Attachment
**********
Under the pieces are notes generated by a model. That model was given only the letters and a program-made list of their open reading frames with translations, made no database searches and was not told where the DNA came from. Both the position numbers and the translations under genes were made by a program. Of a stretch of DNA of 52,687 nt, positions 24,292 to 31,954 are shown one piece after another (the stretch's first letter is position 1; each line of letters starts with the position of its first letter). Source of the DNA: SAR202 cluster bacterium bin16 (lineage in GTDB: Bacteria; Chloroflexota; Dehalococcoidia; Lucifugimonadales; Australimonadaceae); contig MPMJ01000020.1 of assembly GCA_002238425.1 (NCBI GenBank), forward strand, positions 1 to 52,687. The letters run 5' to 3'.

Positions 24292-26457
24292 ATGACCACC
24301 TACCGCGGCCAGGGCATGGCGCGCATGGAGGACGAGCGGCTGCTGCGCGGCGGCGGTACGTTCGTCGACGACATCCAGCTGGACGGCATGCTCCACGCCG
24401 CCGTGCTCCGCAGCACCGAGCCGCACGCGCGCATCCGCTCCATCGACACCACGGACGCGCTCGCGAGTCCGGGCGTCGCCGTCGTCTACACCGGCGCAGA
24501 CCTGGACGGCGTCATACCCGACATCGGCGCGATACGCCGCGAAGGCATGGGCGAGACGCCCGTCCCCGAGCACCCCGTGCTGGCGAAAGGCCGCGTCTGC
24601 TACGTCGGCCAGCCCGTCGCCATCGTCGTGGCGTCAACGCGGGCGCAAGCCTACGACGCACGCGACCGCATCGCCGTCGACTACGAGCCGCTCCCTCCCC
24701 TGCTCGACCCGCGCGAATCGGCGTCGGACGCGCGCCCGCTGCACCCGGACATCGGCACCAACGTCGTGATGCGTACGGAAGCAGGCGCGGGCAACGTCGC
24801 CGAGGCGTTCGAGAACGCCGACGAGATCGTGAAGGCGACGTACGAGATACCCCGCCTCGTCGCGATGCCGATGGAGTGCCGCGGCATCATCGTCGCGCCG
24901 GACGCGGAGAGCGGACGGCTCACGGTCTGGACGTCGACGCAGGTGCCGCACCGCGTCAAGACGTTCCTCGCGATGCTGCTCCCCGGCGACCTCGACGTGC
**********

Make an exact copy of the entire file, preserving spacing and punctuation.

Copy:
Under the pieces are notes generated by a model. That model was given only the letters and a program-made list of their open reading frames with translations, made no database searches and was not told where the DNA came from. Both the position numbers and the translations under genes were made by a program. Of a stretch of DNA of 52,687 nt, positions 24,292 to 31,954 are shown one piece after another (the stretch's first letter is position 1; each line of letters starts with the position of its first letter). Source of the DNA: SAR202 cluster bacterium bin16 (lineage in GTDB: Bacteria; Chloroflexota; Dehalococcoidia; Lucifugimonadales; Australimonadaceae); contig MPMJ01000020.1 of assembly GCA_002238425.1 (NCBI GenBank), forward strand, positions 1 to 52,687. The letters run 5' to 3'.

Positions 24292-26457
24292 ATGACCACC
24301 TACCGCGGCCAGGGCATGGCGCGCATGGAGGACGAGCGGCTGCTGCGCGGCGGCGGTACGTTCGTCGACGACATCCAGCTGGACGGCATGCTCCACGCCG
24401 CCGTGCTCCGCAGCACCGAGCCGCACGCGCGCATCCGCTCCATCGACACCACGGACGCGCTCGCGAGTCCGGGCGTCGCCGTCGTCTACACCGGCGCAGA
24501 CCTGGACGGCGTCATACCCGACATCGGCGCGATACGCCGCGAAGGCATGGGCGAGACGCCCGTCCCCGAGCACCCCGTGCTGGCGAAAGGCCGCGTCTGC
24601 TACGTCGGCCAGCCCGTCGCCATCGTCGTGGCGTCAACGCGGGCGCAAGCCTACGACGCACGCGACCGCATCGCCGTCGACTACGAGCCGCTCCCTCCCC
24701 TGCTCGACCCGCGCGAATCGGCGTCGGACGCGCGCCCGCTGCACCCGGACATCGGCACCAACGTCGTGATGCGTACGGAAGCAGGCGCGGGCAACGTCGC
24801 CGAGGCGTTCGAGAACGCCGACGAGATCGTGAAGGCGACGTACGAGATACCCCGCCTCGTCGCGATGCCGATGGAGTGCCGCGGCATCATCGTCGCGCCG
24901 GACGCGGAGAGCGGACGGCTCACGGTCTGGACGTCGACGCAGGTGCCGCACCGCGTCAAGACGTTCCTCGCGATGCTGCTCCCCGGCGACCTCGACGTGC